It is not easy getting all these parts working.  You have to have patience and contact your ISP for assistance, when needed.  I fully explained my streaming instability issues were impacting my listening to my music and the ISP Tech knew exactly what was needed.  I suggest you start with your router first and then your cable company.  As I stated above, every single part in the streaming chain needs to be confirmed it is working correctly.

My Qobuz sound quality is now excellent and I  enjoying their hi-res albums very much.   Streaming and poor sound quality issues need to have the above mentioned components checked AND, if needed, an email to Qobuz for additional assistance.  Musical streaming is complicated because of the many moving parts that need to be working.  Sometimes it is not plug and play and requires additional research and efforts to get everything work.    Please do not give up.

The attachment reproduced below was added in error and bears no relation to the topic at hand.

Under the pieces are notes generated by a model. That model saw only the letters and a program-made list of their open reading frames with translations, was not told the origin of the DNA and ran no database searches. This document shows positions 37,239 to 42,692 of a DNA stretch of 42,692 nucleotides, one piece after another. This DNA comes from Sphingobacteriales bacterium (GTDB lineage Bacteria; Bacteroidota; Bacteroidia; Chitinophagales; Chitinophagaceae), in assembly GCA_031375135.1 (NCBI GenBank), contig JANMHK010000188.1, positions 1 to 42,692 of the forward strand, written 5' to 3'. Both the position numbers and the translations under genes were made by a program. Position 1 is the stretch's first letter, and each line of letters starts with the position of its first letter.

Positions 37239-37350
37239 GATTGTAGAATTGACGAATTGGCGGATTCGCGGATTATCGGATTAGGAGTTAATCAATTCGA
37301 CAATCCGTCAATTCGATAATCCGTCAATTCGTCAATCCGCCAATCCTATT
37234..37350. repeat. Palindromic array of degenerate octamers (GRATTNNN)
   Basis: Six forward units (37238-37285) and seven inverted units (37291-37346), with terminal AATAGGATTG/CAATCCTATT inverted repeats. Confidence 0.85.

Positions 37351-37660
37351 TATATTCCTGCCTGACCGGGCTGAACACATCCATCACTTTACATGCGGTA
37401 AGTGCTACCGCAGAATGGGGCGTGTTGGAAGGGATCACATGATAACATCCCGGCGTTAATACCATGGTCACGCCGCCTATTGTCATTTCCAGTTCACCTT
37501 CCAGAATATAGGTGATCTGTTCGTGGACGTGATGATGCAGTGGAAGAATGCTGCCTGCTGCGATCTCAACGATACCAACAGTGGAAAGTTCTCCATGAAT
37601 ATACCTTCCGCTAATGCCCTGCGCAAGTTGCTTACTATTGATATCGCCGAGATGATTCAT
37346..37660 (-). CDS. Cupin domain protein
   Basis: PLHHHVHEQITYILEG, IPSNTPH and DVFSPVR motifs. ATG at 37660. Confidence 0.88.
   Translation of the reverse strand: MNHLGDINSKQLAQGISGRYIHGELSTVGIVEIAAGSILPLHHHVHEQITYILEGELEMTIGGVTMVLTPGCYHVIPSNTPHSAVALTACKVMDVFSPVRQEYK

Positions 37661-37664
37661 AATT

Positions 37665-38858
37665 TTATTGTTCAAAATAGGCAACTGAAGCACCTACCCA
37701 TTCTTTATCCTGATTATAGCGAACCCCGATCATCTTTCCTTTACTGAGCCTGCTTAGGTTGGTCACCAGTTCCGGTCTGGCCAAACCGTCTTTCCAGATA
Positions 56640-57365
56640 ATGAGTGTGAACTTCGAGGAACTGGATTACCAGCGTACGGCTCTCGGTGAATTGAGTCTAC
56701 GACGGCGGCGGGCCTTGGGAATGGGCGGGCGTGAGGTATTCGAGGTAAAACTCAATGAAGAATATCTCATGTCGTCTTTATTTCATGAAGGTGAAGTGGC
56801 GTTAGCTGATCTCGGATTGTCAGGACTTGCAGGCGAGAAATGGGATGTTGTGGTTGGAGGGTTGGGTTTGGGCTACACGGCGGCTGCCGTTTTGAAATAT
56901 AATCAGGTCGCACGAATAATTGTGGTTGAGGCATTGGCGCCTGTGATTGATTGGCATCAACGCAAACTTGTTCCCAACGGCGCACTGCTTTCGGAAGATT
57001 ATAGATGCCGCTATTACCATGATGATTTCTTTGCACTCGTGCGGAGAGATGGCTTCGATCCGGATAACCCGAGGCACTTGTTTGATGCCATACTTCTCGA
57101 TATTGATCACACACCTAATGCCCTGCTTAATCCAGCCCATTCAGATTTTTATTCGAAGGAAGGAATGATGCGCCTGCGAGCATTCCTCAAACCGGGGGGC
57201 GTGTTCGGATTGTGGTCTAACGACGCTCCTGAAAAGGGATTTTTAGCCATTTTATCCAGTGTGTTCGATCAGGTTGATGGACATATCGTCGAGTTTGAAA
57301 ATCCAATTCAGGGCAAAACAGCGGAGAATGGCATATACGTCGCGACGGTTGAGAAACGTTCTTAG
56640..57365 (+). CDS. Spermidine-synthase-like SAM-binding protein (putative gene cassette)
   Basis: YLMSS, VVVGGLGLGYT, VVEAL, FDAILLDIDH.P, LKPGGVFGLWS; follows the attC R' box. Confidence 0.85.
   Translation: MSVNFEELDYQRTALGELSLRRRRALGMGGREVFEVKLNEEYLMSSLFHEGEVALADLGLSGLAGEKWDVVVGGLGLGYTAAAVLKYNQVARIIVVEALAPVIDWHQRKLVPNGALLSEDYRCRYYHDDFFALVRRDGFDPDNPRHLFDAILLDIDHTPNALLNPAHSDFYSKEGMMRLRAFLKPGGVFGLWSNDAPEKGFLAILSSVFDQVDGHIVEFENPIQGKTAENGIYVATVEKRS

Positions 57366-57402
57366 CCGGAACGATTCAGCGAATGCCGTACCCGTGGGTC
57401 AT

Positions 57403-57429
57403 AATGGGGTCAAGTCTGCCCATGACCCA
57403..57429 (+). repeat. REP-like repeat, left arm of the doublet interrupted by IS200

I hope the above helps.  


+1 @hgeifman I recently had an issue where my Aries Mini kept crashing and couldn't find my network. I called Comcast out and finally had them move my wireless gateway from my office to the living room. The tech told me the office was basically a "dead zone" hence my issues. The system is in the living room so now there are no issues at all with instability and an added benefit a nice bump in sound quality. I was happy with the sound before but its even better now, on both Tidal and Qobuz.
+1, @jond.  Thanks for the update and I am happy your Tidal and Qobuz sound quality has improved.  This is a perfect example of the fine tuning required to get the best quality from music streaming.   As noted, the simple task of moving the wireless gateway to another room solves the problem.  Great job.